Climate Justice Conference: More Activists & Collaboration Needed to Meet the Challenge

“It is not necessary for us to go down this path” –  the words of leading US climate activist, Bill McKibben, founder of when speaking at last week’s climate justice conference in Maynooth. He was referring to our last chance to avoid catastrophic climate change that is already affecting many of the world’s poorest people and which will hit them even harder in the coming decades. Our only hope is to immediately say ‘no’ to fossil fuels such as coal, oil and gas and say ‘yes’ to renewables.   Mícheál Callaghan, Liam Murtagh and Chrissie Walker of Transition Monaghan attended the conference along with about 400 other delegates, activists, academics and religious leaders. Mícheál and Liam report on the conference. 


Liam Murtagh & Mícheál Callaghan at the Climate Justice conference in Maynooth

The conference, which was opened by Mary Robinson, was told that the stakes couldn’t be higher for climate action, as emissions continue to rise and the window for meaningful action closes. As well as the scientific imperative, what came across was the moral and spiritual element to tackling the impending climate crisis . Later this year in Paris, world leaders will gather for a particularly important UN Climate Conference in an attempt to reach a legally binding agreement to cut emissions. This is still far from certain, and there are concerns that the agreement will fall far short of what is needed.  The Intergovernmental Panel on Climate Change IPCC recently stated that emissions will need to be cut by 80% by 2050 and will need to fall to zero shortly after. The UK has a law requiring its emissions be cut in line with climate science, but the Irish Climate Bill currently does not have any emissions targets. Many of the speakers at the Trócaire conference appealed to delegates and to members of the public to demand strong action from our politicians.

One participant at the conference, Phil Kingston of ‘Grandparents For a Safe Earth’ read a ‘letter’ on behalf of future generations – those who do not have a voice at the negotiating table, yet will be most affected by climate change. A particularly poignant line in the poem was ‘until you develop an economy of enough we will not be safe, nor will you.’ It was recognised by Kingston, that the severity of the climate emergency, and the scale of the action required can be frightening and overpowering, such that there is a need to ‘slow down’ and look within ourselves, in an almost meditative manner. (For details about the group see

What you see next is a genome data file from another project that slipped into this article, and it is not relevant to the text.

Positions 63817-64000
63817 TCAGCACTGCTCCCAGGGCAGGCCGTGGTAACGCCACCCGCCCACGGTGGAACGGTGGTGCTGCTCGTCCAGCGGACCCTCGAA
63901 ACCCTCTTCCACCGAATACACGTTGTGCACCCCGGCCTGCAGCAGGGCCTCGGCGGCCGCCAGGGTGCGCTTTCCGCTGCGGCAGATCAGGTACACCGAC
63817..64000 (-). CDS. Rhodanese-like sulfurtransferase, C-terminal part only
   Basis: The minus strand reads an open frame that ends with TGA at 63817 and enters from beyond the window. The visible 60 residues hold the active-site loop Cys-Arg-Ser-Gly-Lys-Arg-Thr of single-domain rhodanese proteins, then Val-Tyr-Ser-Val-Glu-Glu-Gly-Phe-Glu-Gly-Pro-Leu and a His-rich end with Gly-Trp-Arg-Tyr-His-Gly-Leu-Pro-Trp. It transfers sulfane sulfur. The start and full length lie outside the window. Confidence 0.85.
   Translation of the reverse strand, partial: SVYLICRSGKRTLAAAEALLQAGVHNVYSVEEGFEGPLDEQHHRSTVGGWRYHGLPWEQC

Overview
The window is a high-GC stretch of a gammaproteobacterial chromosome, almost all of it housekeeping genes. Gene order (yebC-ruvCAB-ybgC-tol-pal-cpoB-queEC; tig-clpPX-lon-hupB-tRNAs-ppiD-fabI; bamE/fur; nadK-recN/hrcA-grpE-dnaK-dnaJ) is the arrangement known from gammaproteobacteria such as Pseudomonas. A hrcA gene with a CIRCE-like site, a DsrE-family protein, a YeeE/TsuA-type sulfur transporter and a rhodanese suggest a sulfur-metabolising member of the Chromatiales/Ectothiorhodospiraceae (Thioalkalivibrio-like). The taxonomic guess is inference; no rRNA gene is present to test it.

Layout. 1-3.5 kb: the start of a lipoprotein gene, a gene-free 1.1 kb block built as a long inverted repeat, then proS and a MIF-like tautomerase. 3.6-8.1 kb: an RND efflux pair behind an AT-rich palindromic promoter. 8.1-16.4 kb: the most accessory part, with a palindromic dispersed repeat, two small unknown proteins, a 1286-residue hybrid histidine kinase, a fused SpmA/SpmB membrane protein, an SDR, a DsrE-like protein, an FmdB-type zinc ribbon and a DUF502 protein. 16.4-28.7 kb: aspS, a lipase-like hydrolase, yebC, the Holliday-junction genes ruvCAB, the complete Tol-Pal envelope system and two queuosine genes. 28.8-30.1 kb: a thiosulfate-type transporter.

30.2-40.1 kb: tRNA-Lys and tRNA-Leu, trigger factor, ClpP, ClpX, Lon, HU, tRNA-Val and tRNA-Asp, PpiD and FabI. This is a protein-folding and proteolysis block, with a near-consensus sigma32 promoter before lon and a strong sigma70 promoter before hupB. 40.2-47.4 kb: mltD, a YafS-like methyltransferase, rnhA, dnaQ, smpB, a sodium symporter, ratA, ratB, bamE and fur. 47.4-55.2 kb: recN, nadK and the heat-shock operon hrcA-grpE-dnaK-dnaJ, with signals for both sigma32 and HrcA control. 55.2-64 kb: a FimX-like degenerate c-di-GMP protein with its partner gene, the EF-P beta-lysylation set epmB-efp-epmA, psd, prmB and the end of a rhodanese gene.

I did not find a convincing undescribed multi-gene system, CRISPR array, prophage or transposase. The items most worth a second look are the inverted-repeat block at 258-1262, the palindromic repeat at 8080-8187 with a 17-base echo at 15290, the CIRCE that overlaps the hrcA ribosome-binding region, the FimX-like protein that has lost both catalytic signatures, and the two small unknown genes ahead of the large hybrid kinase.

Father Séan McDonagh, who has written extensively about the links between theology and care for the earth, noted that we also have the challenge of the onset of the sixth extinction phase in the history of the planet, this being the first caused by humans. He stated that biology tells us that we are part of the living world and that we cannot take our image of being a ‘green’ country for granted. He praised the recent papal encyclical, but said that it must be followed up by discussion and action at parish level.

Bill McKibben of who is credited with spearheading the increasingly successful ‘Divestment’ movement, spoke about his work and of the need to change the ‘social license’, so that it is no longer acceptable for governments or companies to invest in new fossil fuel projects. He noted how protests in North America have halted a highly controversial oil pipeline across the continent. Reminding us that last month was the 363rd consecutive month with above average global temperatures, his message was that everyone must do their bit and call for strong action.

The conference ended with a rousing message from Director of Policy at Trócaire, Lorna Gold. She called on everyone to go out and tell the story of climate change and to begin acting in their communities and joining in a number of upcoming national campaigning events. Full recordings and information on the conference can be accessed at A ‘Climate Justice Activists Toolkit’ is  downloadable from


Court Ruling on Climate Issue

The day after the conference, a ruling was handed down in the Netherlands, in the ‘Urgenda case’ which means that the Dutch government must cut their emissions by 25% by 2020. A similar case is underway in Belgium, and this will likely encourage similar action elsewhere.


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